as of now, there is no such data to suggest that MGUS may impart
either additional risks, or affect patient outcomes in COVID [7].
In this case, the patient was initially asymptomatic, showed a
negative RT-PCR test within 5 days and no antibody response at
2 weeks, followed by developing symptoms and testing positive
around 6 weeks later. The patient raised the question whether the
first RT-PCR test when asymptomatic was a false-positive result.
Factors such as sample contamination, technological variations
in a number of contiguous nucleic acid bases, second separation
technique, amplification errors with short probes, and data-
software errors can yield a false positive [8]. Such false positives
have seen to be rare at the rate of 0.8–4%. It is to be noted that
in this case, the first positive RT-PCR was from a standardized
accredited laboratory, displaying the cycle threshold, while the
patient had significant exposure to COVID due to travel, visiting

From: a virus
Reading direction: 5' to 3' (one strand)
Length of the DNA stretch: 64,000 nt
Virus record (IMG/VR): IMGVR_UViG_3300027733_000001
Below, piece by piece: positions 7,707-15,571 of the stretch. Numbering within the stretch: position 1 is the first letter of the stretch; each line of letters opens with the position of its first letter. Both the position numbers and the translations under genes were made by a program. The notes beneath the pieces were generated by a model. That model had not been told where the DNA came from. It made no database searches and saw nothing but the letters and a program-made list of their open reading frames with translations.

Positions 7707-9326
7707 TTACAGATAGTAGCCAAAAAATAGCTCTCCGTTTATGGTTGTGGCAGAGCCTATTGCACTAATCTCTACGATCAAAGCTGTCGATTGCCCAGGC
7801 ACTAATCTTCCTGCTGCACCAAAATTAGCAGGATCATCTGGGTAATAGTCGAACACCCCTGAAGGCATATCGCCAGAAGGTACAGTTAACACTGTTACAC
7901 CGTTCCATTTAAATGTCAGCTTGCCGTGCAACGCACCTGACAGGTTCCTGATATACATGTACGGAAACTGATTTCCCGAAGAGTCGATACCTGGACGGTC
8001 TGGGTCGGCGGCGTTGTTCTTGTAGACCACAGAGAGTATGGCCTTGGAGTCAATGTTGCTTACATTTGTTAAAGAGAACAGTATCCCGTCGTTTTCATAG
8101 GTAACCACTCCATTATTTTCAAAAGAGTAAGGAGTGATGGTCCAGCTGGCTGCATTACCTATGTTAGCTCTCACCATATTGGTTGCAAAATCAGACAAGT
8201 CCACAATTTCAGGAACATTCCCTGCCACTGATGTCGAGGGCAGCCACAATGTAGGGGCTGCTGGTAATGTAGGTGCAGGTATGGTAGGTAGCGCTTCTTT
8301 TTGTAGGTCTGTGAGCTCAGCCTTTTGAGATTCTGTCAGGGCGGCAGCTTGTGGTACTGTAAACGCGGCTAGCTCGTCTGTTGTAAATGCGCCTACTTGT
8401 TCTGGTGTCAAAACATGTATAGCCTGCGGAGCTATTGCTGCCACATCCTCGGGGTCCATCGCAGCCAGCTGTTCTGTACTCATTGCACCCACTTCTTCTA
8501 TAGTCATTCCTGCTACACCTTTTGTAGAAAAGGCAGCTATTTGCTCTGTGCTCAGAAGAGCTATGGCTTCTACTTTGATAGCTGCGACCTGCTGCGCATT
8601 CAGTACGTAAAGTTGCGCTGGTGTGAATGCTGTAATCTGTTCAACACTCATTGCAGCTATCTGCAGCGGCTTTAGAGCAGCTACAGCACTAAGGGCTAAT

multiple venues, and mingling with several people, therefore a
false positive RT-PCR seemed unlikely.
The reason to explain achieving early RT-PCR negative status
after the initial infection could be that asymptomatic persons with
low viral load show early viral clearance [9,10]. A study showed
a median viral clearance time of 7 days in asymptomatic versus
16.5 days in mild-moderate symptomatic patients [11]. The virus-
specific antibody response in asymptomatic COVID positive
people has been seen to be significantly lower than the symptomatic
group. A study showed more than 80% of asymptomatic individuals
had a reduction in neutralizing antibody levels, during the early
convalescent phase with 40% (vs. 13% in the symptomatic group)